I also stopped off at an intermediate station which had a passing location which allowed trains operating in opposite directions to pass each other and continue on their way.  A steam locomotive is quite an impressive thing to watch as it works and a little video does a better job of conveying the impression than stills.  Neither will give you the full sensation, though.  The smell and the feel if it passing beneath you is hard to replicate.

Our schedule was pretty full and didn’t leave time for playing with train rides but it might be fun to have a ride on this line or another like it when we are next in the area.  I’m sure it would be quite fun.  However, watching one of these old things at work seems better from the outside than the inside.  (The line does run along a ridge that parallels the main road and I would like to go back at some point to try and get some shots of this location too.)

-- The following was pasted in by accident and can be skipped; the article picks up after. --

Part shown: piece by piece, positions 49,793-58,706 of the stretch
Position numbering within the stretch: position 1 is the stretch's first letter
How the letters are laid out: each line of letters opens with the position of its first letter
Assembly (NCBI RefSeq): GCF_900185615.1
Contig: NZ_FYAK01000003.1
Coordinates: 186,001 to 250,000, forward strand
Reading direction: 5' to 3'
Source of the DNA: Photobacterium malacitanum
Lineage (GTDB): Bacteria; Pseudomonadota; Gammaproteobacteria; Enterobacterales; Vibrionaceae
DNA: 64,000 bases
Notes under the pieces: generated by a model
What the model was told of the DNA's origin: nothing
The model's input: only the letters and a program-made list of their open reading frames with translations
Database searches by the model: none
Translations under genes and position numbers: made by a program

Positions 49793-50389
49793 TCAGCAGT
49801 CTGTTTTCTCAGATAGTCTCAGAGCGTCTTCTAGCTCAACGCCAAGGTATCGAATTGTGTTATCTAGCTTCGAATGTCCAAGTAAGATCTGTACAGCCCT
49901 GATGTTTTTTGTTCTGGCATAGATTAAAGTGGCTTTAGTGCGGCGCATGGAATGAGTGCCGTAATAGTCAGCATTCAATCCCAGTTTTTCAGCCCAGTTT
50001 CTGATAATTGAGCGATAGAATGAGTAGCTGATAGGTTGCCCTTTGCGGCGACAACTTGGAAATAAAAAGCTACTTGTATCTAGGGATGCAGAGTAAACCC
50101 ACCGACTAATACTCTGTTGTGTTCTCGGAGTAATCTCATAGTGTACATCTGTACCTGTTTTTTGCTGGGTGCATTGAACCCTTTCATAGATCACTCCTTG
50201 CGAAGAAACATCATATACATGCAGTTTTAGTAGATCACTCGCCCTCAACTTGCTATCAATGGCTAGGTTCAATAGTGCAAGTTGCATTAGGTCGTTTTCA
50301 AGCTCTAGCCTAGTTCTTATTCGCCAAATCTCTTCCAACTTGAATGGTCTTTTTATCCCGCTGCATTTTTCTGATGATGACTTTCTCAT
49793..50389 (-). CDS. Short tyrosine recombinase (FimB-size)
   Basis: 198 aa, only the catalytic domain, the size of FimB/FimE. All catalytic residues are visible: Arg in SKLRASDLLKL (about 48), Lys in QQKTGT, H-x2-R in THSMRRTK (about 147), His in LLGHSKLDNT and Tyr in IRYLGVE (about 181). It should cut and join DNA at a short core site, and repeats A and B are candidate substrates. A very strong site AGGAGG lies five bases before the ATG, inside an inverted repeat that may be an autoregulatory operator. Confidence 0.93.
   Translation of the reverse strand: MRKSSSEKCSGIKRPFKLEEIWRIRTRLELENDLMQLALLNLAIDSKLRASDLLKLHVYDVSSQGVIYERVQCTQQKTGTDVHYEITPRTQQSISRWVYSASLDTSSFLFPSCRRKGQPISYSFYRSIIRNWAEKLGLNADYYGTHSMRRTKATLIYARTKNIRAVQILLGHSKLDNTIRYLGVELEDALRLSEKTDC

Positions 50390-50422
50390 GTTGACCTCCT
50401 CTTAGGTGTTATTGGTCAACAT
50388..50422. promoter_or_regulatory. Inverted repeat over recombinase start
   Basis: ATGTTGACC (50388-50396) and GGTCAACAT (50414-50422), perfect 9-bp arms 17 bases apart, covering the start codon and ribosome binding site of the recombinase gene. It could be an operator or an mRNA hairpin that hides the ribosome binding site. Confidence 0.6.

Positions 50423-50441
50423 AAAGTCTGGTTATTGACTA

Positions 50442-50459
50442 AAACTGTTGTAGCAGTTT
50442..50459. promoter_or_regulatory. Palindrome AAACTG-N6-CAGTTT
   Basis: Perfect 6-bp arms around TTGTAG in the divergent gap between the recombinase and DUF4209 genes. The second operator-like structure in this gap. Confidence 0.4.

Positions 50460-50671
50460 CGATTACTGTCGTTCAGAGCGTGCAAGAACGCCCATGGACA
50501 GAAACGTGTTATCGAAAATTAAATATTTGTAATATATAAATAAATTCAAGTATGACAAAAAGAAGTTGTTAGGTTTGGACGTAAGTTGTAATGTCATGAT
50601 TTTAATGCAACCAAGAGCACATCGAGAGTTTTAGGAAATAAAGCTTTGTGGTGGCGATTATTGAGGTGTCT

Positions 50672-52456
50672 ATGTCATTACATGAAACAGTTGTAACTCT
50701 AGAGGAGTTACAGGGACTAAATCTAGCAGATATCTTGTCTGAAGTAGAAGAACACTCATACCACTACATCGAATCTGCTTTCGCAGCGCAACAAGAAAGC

The Motion Of A Caterpillar

I have recently come across a couple of caterpillars during my wanderings.  One of them was in the parking lot at work while another was out on a trail.  Caterpillars are strange creatures because they only have a few “legs” which are bunch up together with one other at the other end of the body.  No doubt, a specialist would be cringing right now at the inadequacy of my description.  The result is that the motion of the body is quite complex.  Video is the best way to demonstrate this so I used the phone to get some footage including when the sun angle really helped to emphasize the complexity of the movement.

Handbrake Turn In A Ferry